ISF president Kris Gopalakrishnan, said: “This year marks a landmark moment in ISF’s journey.Over the course of 15 years, the Infosys Prize has recognised mid-career researchers who have done impactful, groundbreaking work across disciplines. The prize has helped drive conversations around their work and on a larger scale created meaningful engagement around science and society.”
The winners were shortlisted from 224 nominations by an international panel of jurors comprising world-renowned scholars and experts. The awards will be presented on January 13, 2024.
ISF trustee and Infosys founder NR Narayana Murthy, said, “Learnability, creativity and innovation are the ways to navigate our fast-changing world. We must be daringly inventive to tackle the daunting and persistent problems of today.”
Over the years, Infosys Prize winners have gone on to win many international accolades. “…These include the Nobel Prize (Abhijit Banerjee and Esther Duflo), the Fields medal (Manjul Bhargava and Akshay Venkatesh), the Dan David Prize (Sanjay Subrahmanyam), the MacArthur ‘genius’ Grant (Sunil Amrith), and the Breakthrough Prize in Fundamental Physics (Ashoke Sen),” ISF said.
The 2023 Winners:
Sachchida Nand Tripathi | Engineering and Computer Science
Sachchida Nand Tripathi, professor, Sustainable Energy Engineering (SEE), IIT-Kanpur, won the prize for the deployment of large-scale sensor-based air quality network and mobile laboratory for hyper local measurements of pollution, data generation and analysis using artificial intelligence and machine learning for effective air quality management and citizens awareness. He has shown that the important differences between observations of winter haze formation in Delhi and those in other places like Beijing are that the nano-particle growth-rate in Delhi is much higher and happens at night without photochemistry. This finding holds the key to mitigating air pollution in India.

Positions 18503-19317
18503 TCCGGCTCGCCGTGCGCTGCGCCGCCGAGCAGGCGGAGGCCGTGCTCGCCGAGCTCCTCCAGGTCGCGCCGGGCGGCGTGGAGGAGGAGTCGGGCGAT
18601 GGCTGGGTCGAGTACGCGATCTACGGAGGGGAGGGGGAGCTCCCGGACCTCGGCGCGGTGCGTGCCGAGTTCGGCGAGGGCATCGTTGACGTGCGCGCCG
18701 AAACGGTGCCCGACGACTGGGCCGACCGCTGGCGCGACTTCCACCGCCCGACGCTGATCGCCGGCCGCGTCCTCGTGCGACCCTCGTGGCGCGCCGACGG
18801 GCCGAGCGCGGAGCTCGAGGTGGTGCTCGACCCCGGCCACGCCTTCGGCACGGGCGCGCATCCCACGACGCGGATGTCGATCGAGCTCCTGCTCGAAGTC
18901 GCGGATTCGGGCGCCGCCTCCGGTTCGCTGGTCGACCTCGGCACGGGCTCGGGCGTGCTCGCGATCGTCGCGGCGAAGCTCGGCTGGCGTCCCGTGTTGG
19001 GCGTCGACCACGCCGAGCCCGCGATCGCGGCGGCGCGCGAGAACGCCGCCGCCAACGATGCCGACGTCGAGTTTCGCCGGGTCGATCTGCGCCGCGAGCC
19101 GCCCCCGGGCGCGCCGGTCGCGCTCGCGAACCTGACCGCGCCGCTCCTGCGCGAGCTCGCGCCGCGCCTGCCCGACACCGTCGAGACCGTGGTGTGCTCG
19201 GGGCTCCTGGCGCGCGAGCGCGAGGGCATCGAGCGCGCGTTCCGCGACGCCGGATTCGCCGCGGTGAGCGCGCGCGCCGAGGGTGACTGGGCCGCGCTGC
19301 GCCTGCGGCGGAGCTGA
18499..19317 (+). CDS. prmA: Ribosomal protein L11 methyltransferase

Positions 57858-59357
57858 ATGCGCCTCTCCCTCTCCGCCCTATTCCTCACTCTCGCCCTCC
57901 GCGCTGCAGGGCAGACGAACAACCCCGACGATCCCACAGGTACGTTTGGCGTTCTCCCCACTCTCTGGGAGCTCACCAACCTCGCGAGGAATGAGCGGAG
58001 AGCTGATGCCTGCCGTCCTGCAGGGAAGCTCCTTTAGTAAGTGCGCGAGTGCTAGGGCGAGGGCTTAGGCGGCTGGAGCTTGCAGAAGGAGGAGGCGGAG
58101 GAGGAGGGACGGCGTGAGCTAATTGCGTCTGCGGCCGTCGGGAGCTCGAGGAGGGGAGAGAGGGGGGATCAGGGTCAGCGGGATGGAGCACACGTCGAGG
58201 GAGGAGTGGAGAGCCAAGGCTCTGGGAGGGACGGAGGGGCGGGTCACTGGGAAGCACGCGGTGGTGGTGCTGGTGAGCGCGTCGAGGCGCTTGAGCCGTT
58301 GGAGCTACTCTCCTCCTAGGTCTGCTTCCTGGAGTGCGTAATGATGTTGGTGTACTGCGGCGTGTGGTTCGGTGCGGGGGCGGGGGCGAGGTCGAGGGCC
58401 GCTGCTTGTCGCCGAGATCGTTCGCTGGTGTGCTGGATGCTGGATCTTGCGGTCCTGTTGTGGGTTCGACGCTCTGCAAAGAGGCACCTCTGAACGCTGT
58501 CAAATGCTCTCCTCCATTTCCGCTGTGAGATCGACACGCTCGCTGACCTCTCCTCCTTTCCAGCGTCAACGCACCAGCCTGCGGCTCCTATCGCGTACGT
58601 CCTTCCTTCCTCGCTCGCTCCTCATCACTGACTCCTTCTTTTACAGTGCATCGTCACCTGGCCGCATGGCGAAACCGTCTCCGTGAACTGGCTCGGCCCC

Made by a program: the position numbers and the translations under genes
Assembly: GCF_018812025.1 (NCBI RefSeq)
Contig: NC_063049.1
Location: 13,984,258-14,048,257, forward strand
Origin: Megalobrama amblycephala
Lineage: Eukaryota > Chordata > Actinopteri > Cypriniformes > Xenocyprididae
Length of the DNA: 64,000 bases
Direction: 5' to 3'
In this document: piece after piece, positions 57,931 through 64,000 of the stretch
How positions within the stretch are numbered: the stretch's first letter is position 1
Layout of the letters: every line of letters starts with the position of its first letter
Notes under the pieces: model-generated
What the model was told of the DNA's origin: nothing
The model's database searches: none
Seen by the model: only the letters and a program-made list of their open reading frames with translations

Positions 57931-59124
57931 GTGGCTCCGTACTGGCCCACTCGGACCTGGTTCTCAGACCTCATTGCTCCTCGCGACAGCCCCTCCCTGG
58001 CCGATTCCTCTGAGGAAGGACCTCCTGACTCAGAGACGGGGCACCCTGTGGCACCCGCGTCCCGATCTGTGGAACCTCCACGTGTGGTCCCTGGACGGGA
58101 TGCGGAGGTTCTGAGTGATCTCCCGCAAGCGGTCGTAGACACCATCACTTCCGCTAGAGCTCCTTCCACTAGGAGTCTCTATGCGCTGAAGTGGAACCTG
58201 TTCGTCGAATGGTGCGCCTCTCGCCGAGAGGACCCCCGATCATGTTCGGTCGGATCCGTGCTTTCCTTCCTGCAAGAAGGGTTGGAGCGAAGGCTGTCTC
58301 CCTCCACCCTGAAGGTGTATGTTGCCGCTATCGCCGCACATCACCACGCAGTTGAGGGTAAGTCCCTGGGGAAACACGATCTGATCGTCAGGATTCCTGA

Jahnavi Phalkey | Humanities
Jahnavi Phalkey, the founding-director of Science Gallery Bengaluru, was recognised for her granular insights into the individual, institutional, and material histories of scientific research in modern India. Her book, The Atomic State, and many articles insightfully braid the global history of science, especially nuclear science, with the anthropology of the postcolonial state to illuminate rich and textured histories of the everyday lives of science in India. Phalkey’s work has emphasised the need to see the history of science as much as a history of scientific ideas, as one of power, practice, and the nation-state.
Arun Kumar Shukla | Life Sciences
The prize was given to Arun Kumar Shukla, professor, Biological Sciences and Bioengineering, IIT-Kanpur, for his outstanding and far-reaching contributions to the field of G-protein coupled receptor (GPCR) biology. His research has established a new understanding of GPCRs, which are one of the most important classes of drug targets. His work has opened up previously uncharted avenues for designing novel and effective therapeutics.
Bhargav Bhatt | Mathematical Sciences
Bhargav Bhatt, Fernholz Joint Professor at the Institute for Advanced Study and Princeton University, was picked for his outstanding and fundamental contributions to arithmetic geometry and commutative algebra. Prof Bhatt’s joint work in prismatic cohomology with German mathematician Peter Scholze introduces new ideas and powerful methods in this area at the heart of pure mathematics.
Mukund Thattai | Physical Sciences
Mukund Thattai, professor, Biochemistry, Biophysics and Bioinformatics, National Centre for Biological Sciences (NCBS) in Bengaluru won the prize in recognition of his groundbreaking contributions to evolutionary cell biology. Prof Thattai is a physicist who researches how complex cellular organisation emerged from microscopic disorder. Thattai’s work could have profound implications in one of biology’s central mysteries of how complex cells emerged from primordial ones. He is among the pioneers of the physics of life.
Karuna Mantena | Social Sciences
Karuna Mantena, professor, Political Science, Columbia University received the prize for her groundbreaking research on the theory of imperial rule, and the claim that this late imperial ideology became one of the important factors in the emergence of modern social theory. Her book Alibis of Empire and related papers are landmark publications in political theory with implications for all social sciences. Her impactful book helps us understand that the dramatic shift in imperial policy, following the 1857 rebellion in India was not a straightforward reaction to this traumatic event but legitimated by a new ideology of indirect imperial rule that was carefully crafted by the ingenious conceptual work of thinker-administrators such as Henry Maine.